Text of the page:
All over the internet you’ll come across people – and I am one of them – who will prompt you to enlist the services of a professional Job Coach. Whether you pay this person, they provide their services for free, or they are paid through another source, you really should take advantage of their expertise.
So let’s talk about exactly what that Job Coach can do for you. Knowing the benefits of having one after all, will provide you with the information you’ll need to decide whether or not this is a person who can help you or not.
First and foremost, a good Job Coach will need to speak with you and find out your skills, interests, positive and negative past experiences, education, training needs and certifications. A good Job Coach will also probe into why you’ve left jobs in the past, why you are currently unemployed, what you’ve been doing to stay relevant, ask about employment and character references, and look into your job maintenance skills specifically. After all, getting a job is one thing, keeping it is another.
This person needs to discuss with you pretty early on the topic of receiving feedback and whether you are open to listening, reflecting on the feedback and considering change. Because if you only want to pay someone to tell you things you want to hear and refuse to hear anything that might suggest you’ve got some changes to make, this person isn’t for you; get a dog instead. Dogs think every owner is the perfect person just the way they are.
Everything related to employment is on the table with a good Job Coach. This includes: your attitude, clothing, non-verbal communication, technical and job-specific upgrading, interview skills, work ethic, professionalism, your commitment, communication and interpersonal skills, listening and speaking skills, and writing and vocabulary skills.
A good Job Coach takes the time to show you what someone successful in your field acts like and looks like, and then holds a mirror up for you and says, “So, what do we need to change so you become that successful person?” Far from just trying to make every successful worker identical to every other person, the Job Coach has to work with whatever you present with. Building on whatever you present with, the Job Coach has to understand what it is you want, the kind of progressive acceleration you may wish to realize, and your definition of success. You may only want a relationship that gets you an entry-level position and then terminate your relationship. You may want to retain their help for the first six months of the job until you pass probation, it’s up to you.
And of course when I say it’s up to you, the Job Coach may or may not have restrictions on their involvement with you too. If they work for a company, they may only be able to work with you up to a certain point and then have to terminate the relationship. This could mean when you get hired, or for a year whether you get hired or not for example. If they are self-employed, they may stay helping you until you stop paying!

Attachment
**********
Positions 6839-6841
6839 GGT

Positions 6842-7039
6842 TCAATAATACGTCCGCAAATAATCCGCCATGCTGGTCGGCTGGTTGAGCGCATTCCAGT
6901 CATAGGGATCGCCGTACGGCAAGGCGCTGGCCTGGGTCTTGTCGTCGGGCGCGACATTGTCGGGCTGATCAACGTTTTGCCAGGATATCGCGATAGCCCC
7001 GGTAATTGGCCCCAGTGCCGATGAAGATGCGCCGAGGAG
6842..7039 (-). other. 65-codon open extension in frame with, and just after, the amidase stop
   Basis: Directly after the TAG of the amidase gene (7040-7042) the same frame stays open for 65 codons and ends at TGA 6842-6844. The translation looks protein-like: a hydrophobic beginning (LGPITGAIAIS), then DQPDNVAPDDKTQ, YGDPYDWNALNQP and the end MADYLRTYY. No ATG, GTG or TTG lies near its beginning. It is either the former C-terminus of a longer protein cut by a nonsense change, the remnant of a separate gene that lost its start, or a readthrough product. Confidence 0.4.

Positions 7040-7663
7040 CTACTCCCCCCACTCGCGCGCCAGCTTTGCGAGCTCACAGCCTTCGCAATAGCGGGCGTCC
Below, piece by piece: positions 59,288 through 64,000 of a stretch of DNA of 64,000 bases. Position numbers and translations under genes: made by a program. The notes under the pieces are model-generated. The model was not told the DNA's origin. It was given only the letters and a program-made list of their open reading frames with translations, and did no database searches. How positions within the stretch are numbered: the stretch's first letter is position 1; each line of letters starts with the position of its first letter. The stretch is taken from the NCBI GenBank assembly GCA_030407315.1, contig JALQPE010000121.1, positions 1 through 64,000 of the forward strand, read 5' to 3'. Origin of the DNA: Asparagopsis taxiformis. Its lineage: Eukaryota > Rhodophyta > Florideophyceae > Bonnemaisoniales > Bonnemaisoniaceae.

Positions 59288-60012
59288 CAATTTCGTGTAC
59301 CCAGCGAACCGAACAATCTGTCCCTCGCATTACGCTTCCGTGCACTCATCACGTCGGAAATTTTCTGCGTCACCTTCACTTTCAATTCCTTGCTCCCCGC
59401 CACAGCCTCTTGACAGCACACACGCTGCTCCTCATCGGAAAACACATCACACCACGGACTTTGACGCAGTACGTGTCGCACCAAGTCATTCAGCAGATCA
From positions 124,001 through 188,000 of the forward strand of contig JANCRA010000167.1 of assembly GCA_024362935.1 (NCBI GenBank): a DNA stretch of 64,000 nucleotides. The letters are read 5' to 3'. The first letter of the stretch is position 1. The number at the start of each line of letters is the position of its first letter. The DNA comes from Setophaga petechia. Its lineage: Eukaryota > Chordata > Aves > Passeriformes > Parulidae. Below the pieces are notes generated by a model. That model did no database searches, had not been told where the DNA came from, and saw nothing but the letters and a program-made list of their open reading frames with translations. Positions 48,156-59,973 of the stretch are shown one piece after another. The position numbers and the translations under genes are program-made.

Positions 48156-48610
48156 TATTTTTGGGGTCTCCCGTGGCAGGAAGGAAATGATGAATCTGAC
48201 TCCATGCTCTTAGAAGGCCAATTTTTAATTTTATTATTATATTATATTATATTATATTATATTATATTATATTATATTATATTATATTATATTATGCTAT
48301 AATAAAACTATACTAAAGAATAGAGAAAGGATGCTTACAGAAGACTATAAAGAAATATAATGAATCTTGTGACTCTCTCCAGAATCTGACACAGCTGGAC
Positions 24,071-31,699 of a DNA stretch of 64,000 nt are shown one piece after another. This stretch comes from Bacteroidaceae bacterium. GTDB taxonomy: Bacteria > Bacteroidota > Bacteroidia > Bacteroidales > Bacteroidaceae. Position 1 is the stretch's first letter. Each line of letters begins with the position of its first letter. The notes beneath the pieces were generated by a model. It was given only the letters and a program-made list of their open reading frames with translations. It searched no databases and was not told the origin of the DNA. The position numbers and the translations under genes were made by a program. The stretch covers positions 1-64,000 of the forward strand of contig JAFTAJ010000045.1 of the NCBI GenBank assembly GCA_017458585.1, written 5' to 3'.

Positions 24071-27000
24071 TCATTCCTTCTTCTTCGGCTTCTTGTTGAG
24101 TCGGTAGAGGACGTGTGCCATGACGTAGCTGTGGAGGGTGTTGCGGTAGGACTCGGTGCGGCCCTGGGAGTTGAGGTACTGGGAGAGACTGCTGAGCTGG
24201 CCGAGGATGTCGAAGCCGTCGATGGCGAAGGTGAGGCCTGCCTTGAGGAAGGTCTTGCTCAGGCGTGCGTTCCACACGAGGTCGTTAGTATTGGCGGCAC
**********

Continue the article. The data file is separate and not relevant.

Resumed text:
A Job Coach is someone you can contact when you’ve got an issue at work and need to get the external, non-partisan advice of someone on how to best handle the problem. Maybe it’s a problem with a Supervisor, a change from what you expected the job to be, a transportation problem getting to work because of a shift change, or you’re not getting paid consistently and are thinking of quitting. Before making a knee-jerk decision, the Job Coach might be worth contacting and laying things out for them so you get some advice. A huge problem for you might be something relatively easy to address and you could not only keep the job you want, but handle it professionally to following their suggestion.
If you’ve got anxiety issues over certain questions that you just know you’ll face in an interview, a good Job Coach can help you prepare solid answers for these, and then grill you in a mock interview so when it’s asked in a real interview, you’re composed and confident in your reply. And those crazy questions that are just plain stupid and an insult to your dignity? Well, the good Job Coach can explain why companies ask those questions, what they are getting at, and how best to frame a response that answers the question and sets you apart.
So how much does a Job Coach cost? Well, the smug answer is to ask you this: “How long have you been out of work and how much income have you lost during that time trying to get a job without a Job Coach?” Seriously though, it varies. It depends on whether the person is self-employed and this is their source of income, or perhaps they work for a government agency and their services are free. It also can vary depending upon the length of time you need them, what you are asking of them, and what they can deliver.
A poor question to ask is, “How much do you charge and what do you do?” A good question to ask is, “I know I need help preparing for upcoming interviews, and I’d like to get along better with my co-workers. Can you help me in these areas and what do you charge for your services?”
By Kelly Michell, BA
Originally published at: http://myjobadvice.wordpress.com/2013/09/11/what-exactly-can-a-job-coach-do/
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